A broad range of topics in sustainability, Life Cycle Analysis; Environment Product Declarations, cradle-to-cradle certification; metal recovery, sorting and recycling; renewable energy use. Operation Health and Safety, global marketing and its impact on the extrusion industry; market development; lean manufacturing (specific to aluminum extrusion); training; general management issues.

Sustainability & Management (SM) Track

SM304 - Climate Neutral Extrusion Die Making

Joachim Maier, WEFA Singen GmbH, Germany

The entire aluminum (smelting) industry is on its way to climate protection and climate neutrality – but how about the supplying industries like extrusion die making with its high energy consumption caused by CNC and EDM machining, as well as the hardening processes or its supplies of tool steels. Achieving climate neutrality in accordance with Scope 1 and 2 under the Greenhouse Gas Protocol is possible. Based on a best practice example of the extrusion die manufacturer WEFA Group, the necessary steps are shown.

SM310 - Charting Team Development Trajectory: A Study of Engineering Teams Representing the Aluminum Extrusion Industry

Pawel Kazanowski, Hydro Precision Tubing North America; and Abram Walton, Center for Innovation Management & Business Analytics, Bisk College of Business, Florida Tech, USA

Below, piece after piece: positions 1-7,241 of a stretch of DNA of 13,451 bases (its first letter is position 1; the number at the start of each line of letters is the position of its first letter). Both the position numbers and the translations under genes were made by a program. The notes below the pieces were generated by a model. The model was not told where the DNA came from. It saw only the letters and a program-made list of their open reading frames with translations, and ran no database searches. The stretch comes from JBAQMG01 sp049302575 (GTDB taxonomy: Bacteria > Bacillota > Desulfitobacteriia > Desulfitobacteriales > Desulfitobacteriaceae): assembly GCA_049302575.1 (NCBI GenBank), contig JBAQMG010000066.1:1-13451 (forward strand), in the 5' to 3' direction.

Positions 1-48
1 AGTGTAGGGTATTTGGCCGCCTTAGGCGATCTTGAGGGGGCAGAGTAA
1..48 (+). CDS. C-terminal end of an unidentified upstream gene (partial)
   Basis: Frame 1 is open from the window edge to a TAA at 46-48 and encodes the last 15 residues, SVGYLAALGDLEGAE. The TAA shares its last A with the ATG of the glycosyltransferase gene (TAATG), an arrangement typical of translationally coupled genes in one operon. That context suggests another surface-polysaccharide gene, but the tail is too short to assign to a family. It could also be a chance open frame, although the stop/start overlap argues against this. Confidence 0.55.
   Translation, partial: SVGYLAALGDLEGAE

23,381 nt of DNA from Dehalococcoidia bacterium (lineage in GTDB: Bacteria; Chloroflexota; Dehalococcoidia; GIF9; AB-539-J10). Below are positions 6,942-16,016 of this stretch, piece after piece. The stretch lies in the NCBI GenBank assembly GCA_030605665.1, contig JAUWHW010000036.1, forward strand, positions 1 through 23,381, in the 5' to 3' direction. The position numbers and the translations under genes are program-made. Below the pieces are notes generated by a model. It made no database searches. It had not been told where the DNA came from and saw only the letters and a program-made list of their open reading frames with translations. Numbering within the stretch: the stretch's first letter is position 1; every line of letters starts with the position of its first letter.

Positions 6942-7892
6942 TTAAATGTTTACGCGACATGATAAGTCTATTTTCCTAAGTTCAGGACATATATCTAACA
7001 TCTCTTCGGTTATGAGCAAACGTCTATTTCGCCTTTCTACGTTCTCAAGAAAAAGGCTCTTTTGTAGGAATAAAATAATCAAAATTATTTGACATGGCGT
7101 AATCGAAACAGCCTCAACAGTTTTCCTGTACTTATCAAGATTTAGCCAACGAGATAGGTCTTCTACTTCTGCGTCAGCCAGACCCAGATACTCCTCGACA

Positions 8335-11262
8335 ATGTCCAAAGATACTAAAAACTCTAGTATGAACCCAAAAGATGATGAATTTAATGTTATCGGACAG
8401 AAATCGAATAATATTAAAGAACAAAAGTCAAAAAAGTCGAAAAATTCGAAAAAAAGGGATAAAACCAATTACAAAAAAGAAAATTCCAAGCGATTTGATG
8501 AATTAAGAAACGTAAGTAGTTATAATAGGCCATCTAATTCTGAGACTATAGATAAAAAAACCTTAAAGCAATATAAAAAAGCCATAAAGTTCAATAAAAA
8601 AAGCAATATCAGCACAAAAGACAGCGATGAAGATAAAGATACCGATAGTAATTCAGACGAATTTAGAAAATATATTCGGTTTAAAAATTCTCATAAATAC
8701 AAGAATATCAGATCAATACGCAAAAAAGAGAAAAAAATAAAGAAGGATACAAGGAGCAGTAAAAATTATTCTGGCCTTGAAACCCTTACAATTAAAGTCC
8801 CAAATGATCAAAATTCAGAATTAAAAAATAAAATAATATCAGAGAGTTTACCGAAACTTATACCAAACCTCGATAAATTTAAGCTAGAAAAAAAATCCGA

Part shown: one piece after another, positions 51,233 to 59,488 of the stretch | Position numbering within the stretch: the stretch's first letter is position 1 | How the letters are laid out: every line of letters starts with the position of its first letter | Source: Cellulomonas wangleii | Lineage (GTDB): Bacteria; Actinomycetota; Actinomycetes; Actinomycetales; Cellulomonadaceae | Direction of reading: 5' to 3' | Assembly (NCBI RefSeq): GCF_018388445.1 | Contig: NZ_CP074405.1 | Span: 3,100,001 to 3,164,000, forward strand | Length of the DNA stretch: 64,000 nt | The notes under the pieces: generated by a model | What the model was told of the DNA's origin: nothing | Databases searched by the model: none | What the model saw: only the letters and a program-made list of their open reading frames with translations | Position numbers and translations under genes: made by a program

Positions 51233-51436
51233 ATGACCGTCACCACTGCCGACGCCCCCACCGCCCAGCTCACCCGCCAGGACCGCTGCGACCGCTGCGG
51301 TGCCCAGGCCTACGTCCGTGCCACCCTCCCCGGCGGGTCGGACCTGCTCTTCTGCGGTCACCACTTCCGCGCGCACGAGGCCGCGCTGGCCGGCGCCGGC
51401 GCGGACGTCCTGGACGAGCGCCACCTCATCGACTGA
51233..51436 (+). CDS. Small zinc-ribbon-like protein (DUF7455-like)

North America's light metal forming industry witnessed several significant events like mergers, acquisitions, site closures, and joint ventures in the past 25 years. This study aims to understand how these changes impact the performance of the engineering teams representing the aluminum-oriented light metal forming industry. The investigation starts with extensive interviews followed by a detailed analysis. The results indicate that the interplay between effective organizational commitment and perceived person-team fit maximizes the engineering team members' chances of continuing their careers without leaving the company.

Successful verification of the proposed framework stimulated the introduction of the Team Interactions Score, which serves as a foundation for charting the engineering team development trajectory during significant event time and during steady times. The survey developed during this study could help managers probe team development levels and monitor the effectiveness of the team development activities deployed at various times.